Timmes named vice provost for educational technology
Francis (Frank) Timmes, a professor in Arizona State University’s School of Earth and Space Exploration, has been named vice provost of educational technology, a new position designed to help meet the growing use of educational technology at ASU. In this position, Timmes will be encouraging and enabling faculty to use the best-suited technology for their courses.
“Professor Timmes has a unique combination of demonstrated excellence in digital teaching and a deep understanding of advanced computing,” said Elizabeth D. Phillips, ASU executive vice president and provost. “He is the perfect person to help realize the university’s vision of leadership in academic excellence and accessibility by innovative use of educational technology to improve teaching and learning.”
Timmes’ experience includes teaching the largest online science lecture and laboratory courses at ASU. He also serves on the Provost’s Committee on Excellence in Digital Teaching, the Informational Technology Leadership Council and is director of the ASU Advanced Computing Center. In this new role, Timmes will work closely with faculty and instructional technologists across the university and will lead the UTO Academic Technologies group’s efforts to build additional capacity to support faculty use of technology.
“I am thrilled to be working in this new position at ASU to help the university excel in digital teaching,” Timmes said. “The rapid evolution of educational technologies such as streaming video, social networking and interactive gaming are a few examples that can aid students and instructors in offering a more collaborative, active-learning online experience.”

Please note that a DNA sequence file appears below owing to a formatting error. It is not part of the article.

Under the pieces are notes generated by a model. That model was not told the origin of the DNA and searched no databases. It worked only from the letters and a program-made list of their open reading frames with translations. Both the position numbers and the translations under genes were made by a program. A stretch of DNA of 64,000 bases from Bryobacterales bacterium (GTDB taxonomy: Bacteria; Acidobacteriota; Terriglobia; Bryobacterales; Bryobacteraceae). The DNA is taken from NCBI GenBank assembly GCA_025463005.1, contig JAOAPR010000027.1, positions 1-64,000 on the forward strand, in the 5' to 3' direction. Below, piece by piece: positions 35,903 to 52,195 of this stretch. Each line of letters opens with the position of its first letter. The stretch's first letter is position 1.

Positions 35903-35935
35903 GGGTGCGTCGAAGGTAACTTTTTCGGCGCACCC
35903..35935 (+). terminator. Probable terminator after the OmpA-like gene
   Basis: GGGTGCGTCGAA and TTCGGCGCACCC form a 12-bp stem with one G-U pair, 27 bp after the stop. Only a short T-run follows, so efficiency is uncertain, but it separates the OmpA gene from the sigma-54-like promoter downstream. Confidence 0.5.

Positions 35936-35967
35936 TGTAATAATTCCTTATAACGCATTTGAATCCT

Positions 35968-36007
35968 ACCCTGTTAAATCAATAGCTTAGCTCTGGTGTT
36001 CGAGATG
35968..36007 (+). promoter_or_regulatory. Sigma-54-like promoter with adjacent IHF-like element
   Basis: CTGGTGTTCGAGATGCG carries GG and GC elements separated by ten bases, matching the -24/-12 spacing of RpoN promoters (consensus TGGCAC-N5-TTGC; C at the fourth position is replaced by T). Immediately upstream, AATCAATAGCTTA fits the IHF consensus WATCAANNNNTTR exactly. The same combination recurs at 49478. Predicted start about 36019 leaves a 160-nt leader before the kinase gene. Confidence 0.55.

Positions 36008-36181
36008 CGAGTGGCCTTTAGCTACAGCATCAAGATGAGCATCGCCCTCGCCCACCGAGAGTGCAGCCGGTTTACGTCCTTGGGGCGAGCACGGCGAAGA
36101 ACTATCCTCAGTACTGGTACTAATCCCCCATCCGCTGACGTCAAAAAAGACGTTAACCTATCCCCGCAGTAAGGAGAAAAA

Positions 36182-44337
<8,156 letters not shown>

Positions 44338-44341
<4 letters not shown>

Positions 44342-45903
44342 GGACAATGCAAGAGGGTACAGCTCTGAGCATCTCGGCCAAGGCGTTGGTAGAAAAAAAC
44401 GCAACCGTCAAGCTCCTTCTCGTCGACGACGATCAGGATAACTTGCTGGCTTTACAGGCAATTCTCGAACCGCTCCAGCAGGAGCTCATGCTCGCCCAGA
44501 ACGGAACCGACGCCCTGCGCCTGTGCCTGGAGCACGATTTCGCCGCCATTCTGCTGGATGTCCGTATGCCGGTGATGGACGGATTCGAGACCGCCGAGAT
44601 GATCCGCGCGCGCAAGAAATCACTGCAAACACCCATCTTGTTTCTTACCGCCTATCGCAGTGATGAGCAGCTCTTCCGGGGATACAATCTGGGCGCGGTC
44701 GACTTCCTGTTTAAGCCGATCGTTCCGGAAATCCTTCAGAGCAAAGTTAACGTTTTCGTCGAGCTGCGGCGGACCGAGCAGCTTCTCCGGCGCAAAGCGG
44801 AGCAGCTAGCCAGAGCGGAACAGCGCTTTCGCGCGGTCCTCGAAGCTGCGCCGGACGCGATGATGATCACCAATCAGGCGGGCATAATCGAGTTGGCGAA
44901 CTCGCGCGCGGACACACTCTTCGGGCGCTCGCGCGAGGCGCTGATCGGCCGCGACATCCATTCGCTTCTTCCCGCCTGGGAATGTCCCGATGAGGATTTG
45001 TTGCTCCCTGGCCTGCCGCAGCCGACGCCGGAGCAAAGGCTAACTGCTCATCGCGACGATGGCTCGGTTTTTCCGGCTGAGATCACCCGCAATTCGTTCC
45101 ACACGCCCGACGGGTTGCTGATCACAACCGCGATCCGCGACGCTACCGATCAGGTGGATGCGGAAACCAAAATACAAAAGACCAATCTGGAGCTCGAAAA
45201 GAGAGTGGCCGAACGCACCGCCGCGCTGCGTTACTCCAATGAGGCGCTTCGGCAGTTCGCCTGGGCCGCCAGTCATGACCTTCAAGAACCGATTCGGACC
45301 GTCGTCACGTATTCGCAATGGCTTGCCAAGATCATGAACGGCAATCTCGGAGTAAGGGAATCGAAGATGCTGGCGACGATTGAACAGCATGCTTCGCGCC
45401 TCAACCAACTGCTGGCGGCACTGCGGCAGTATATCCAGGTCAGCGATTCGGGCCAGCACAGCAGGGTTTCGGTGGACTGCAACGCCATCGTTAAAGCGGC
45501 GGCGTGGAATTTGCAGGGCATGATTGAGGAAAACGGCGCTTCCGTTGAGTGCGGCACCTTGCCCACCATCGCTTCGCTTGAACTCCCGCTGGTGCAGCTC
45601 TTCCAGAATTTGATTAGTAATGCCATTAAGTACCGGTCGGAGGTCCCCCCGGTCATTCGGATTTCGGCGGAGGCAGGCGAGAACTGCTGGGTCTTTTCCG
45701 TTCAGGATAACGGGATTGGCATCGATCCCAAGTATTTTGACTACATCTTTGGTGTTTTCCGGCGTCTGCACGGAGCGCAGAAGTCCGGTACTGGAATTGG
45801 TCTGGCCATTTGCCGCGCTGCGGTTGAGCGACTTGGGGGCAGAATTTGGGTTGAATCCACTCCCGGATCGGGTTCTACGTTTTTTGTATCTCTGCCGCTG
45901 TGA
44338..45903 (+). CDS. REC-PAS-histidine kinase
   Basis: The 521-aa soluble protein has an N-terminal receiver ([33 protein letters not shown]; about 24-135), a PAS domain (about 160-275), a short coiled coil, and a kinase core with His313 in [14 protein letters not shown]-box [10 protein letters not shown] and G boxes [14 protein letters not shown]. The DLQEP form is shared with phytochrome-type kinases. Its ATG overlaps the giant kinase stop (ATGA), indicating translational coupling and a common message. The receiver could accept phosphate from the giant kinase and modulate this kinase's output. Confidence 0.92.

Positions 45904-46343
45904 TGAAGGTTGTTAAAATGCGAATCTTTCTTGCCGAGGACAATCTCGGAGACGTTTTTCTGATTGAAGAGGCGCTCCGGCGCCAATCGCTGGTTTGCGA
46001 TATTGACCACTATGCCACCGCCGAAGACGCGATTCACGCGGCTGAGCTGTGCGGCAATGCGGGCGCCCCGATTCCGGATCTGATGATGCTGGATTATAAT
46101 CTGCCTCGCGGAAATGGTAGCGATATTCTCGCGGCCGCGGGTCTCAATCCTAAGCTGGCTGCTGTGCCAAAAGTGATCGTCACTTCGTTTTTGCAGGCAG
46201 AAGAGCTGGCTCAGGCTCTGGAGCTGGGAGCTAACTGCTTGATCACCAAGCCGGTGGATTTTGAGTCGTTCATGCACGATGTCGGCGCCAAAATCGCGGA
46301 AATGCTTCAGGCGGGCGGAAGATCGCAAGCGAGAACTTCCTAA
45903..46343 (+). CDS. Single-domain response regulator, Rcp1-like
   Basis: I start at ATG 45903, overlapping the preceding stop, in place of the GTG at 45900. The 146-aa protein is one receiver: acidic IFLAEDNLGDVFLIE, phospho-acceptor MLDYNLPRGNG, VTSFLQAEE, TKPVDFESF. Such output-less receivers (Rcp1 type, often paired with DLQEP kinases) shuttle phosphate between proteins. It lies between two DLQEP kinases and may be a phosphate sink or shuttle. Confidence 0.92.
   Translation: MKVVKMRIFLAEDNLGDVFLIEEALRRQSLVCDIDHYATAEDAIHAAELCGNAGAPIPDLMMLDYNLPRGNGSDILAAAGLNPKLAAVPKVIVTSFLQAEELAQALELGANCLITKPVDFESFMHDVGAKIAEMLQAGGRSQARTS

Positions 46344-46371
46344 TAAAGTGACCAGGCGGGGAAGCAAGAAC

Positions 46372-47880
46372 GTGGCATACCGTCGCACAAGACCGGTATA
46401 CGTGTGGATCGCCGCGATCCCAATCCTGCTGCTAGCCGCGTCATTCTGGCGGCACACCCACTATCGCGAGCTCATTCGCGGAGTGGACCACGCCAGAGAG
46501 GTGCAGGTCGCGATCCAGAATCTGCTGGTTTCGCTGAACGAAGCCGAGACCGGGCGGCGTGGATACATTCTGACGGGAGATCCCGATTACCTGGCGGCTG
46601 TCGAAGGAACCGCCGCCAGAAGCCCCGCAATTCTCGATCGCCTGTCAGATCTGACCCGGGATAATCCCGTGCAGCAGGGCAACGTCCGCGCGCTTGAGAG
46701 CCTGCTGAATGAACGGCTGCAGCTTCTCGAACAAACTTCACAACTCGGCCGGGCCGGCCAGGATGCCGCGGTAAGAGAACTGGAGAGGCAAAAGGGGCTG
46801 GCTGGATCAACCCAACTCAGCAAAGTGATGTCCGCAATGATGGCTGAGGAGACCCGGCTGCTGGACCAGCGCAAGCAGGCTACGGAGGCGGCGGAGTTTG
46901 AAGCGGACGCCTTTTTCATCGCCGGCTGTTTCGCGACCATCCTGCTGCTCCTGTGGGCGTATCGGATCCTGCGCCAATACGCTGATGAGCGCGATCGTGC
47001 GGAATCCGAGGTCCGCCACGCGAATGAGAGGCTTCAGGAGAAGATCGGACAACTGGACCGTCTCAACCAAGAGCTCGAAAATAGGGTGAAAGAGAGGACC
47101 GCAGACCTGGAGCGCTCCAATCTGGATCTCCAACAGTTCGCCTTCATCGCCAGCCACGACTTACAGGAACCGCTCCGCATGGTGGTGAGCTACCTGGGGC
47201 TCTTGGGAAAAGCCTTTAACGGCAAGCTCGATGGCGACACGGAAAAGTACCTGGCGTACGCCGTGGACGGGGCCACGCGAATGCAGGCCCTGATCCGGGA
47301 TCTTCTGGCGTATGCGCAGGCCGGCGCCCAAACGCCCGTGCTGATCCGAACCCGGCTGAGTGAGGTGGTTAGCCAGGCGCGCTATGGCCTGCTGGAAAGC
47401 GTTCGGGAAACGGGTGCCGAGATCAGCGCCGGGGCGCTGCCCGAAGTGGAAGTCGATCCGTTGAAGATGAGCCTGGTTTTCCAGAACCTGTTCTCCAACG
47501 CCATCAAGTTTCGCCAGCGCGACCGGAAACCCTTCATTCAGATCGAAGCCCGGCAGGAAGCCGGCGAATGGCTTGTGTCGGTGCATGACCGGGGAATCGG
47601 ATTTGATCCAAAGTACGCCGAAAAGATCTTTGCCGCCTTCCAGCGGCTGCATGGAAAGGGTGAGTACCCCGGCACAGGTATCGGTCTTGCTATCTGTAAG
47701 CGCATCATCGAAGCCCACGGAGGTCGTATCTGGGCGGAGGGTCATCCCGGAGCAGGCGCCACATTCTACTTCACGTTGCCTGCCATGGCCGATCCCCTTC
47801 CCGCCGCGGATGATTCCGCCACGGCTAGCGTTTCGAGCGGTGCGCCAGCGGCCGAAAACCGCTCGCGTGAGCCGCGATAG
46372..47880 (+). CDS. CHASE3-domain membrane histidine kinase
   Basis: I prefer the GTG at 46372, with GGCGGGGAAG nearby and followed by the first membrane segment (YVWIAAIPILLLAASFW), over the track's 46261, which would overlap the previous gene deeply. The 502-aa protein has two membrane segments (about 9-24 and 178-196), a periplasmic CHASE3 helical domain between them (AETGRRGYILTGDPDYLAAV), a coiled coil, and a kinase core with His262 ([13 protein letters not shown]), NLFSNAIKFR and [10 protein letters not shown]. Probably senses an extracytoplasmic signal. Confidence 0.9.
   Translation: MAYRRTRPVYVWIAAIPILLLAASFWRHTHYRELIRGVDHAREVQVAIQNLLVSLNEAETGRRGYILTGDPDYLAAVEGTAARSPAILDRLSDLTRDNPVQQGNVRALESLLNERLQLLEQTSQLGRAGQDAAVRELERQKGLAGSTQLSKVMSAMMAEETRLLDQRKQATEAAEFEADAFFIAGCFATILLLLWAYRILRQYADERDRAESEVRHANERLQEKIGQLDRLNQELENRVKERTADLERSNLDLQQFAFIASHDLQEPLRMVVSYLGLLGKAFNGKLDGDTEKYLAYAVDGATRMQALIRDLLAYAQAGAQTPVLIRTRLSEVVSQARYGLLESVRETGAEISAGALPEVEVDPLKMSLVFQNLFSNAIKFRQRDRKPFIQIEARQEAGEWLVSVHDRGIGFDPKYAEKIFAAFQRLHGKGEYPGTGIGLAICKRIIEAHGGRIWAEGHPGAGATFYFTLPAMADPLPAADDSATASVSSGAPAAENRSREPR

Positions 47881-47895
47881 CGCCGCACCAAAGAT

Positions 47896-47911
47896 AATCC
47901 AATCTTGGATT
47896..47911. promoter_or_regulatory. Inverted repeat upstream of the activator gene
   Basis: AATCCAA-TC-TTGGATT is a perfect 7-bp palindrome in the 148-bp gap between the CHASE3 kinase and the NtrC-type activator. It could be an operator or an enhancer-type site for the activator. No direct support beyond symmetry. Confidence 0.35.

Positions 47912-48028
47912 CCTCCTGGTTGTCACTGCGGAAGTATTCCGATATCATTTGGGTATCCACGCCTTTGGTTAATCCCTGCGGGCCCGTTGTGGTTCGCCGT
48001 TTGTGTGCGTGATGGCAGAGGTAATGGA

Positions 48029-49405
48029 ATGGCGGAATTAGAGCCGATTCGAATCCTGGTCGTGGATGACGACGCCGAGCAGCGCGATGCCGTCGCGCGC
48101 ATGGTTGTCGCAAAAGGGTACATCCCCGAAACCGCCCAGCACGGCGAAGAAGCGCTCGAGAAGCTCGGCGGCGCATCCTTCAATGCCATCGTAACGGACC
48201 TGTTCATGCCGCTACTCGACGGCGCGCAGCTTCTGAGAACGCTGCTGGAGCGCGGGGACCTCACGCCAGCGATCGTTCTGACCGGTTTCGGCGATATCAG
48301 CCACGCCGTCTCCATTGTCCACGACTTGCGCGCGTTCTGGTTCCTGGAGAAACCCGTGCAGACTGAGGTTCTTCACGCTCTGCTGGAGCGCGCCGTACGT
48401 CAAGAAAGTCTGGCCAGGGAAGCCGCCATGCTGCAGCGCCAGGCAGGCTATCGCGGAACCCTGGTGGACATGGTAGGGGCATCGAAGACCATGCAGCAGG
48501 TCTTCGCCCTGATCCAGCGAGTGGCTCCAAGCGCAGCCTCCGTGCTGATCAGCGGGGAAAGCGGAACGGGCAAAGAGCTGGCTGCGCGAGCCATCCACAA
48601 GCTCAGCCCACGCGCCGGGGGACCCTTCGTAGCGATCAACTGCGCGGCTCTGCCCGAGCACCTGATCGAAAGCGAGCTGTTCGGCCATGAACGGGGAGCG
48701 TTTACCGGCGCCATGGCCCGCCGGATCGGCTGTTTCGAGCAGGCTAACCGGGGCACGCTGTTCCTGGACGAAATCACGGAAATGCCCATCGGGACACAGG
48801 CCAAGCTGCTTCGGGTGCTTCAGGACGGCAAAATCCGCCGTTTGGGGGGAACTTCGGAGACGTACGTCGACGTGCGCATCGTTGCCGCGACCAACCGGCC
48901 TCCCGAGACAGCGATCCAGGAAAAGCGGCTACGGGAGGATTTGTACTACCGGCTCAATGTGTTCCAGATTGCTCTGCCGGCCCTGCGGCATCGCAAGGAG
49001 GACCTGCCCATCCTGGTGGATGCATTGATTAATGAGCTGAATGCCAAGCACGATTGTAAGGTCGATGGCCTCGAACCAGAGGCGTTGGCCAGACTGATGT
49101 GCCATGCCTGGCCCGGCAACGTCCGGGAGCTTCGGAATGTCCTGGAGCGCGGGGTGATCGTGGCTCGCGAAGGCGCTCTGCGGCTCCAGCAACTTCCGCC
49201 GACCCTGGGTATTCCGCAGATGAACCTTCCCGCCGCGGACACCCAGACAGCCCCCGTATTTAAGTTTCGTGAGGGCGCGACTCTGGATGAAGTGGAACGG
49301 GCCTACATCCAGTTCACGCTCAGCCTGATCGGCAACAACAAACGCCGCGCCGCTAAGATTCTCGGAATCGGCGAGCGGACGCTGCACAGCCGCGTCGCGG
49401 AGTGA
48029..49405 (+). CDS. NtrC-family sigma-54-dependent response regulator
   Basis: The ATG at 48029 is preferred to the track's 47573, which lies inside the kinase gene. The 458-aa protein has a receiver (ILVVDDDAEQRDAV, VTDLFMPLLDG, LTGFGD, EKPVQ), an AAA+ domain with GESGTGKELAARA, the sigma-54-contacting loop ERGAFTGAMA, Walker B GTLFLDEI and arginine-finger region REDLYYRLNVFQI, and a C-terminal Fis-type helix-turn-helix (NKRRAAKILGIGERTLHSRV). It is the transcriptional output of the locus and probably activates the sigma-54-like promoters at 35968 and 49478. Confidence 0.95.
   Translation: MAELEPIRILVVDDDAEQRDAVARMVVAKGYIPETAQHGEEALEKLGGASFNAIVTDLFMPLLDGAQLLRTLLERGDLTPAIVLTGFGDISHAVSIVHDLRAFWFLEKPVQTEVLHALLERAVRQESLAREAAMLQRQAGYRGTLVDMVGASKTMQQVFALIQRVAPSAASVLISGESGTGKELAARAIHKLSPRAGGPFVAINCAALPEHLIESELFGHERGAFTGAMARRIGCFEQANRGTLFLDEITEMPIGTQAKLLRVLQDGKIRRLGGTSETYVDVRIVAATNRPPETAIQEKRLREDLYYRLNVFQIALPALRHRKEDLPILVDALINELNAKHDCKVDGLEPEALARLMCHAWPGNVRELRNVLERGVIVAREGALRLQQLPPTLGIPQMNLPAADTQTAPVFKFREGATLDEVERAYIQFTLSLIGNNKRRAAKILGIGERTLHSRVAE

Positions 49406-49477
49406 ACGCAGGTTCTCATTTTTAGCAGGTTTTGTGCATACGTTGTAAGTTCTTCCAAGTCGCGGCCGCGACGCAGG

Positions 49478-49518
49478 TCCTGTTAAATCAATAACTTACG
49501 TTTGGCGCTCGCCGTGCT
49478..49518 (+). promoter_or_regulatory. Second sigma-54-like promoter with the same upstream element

Timmes added that currently there is a vast array of educational technologies being evaluated or used by different academic units, so one need is providing an aggregation point where faculty and staff can experiment with the technologies and learn from other faculty and staff what works best for a given course. Another goal is providing the tools needed for instructors to offer students an active-learning online environment.
Timmes said he will draw from his experiences in his own online teaching methodologies, from hybrid courses to streaming video courses, to green room recorded courses and addressing online academic integrity. In addition, Timmes said his experience with scientific computing technology – including hardware, software and community support – provides useful, related background knowledge.
Timmes came to ASU in 2008 as a professor and associate director of graduate studies in the School of Earth and Space Exploration. His research is in astrophysics with a focus on supernovae, cosmic chemical evolution and their impacts on astrobiology. He is a scientific editor of The Astrophysical Journal.
Timmes received his doctorate and master's in astronomy and astrophysics from the University of California Santa Cruz and his bachelor's in physics from the University of California Santa Barbara.